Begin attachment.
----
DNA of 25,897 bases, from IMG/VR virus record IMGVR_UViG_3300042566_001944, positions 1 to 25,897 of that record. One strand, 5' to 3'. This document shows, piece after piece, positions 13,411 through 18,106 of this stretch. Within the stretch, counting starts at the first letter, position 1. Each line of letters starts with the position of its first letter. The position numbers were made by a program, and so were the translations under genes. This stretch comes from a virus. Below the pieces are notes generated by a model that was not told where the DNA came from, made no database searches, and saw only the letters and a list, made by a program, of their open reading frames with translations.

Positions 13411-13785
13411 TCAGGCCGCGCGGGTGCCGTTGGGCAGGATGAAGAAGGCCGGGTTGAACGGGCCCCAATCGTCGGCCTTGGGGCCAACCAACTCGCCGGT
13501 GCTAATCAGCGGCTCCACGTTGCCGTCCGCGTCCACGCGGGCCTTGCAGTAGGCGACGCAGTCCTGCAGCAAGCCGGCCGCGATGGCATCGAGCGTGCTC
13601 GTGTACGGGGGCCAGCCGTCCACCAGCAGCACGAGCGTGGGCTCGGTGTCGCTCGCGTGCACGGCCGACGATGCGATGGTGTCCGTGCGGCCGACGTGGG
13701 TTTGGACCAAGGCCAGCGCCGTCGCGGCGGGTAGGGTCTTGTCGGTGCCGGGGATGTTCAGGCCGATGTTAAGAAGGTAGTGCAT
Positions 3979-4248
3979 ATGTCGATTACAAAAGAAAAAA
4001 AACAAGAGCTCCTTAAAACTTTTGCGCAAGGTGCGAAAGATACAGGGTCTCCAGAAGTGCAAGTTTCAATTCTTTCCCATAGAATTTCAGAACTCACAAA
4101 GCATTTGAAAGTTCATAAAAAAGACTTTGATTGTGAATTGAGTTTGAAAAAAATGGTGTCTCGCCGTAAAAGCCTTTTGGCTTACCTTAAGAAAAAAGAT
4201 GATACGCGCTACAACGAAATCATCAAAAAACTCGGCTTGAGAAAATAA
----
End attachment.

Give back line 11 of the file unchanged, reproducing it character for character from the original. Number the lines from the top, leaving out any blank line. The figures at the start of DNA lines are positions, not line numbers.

4201 GATACGCGCTACAACGAAATCATCAAAAAACTCGGCTTGAGAAAATAA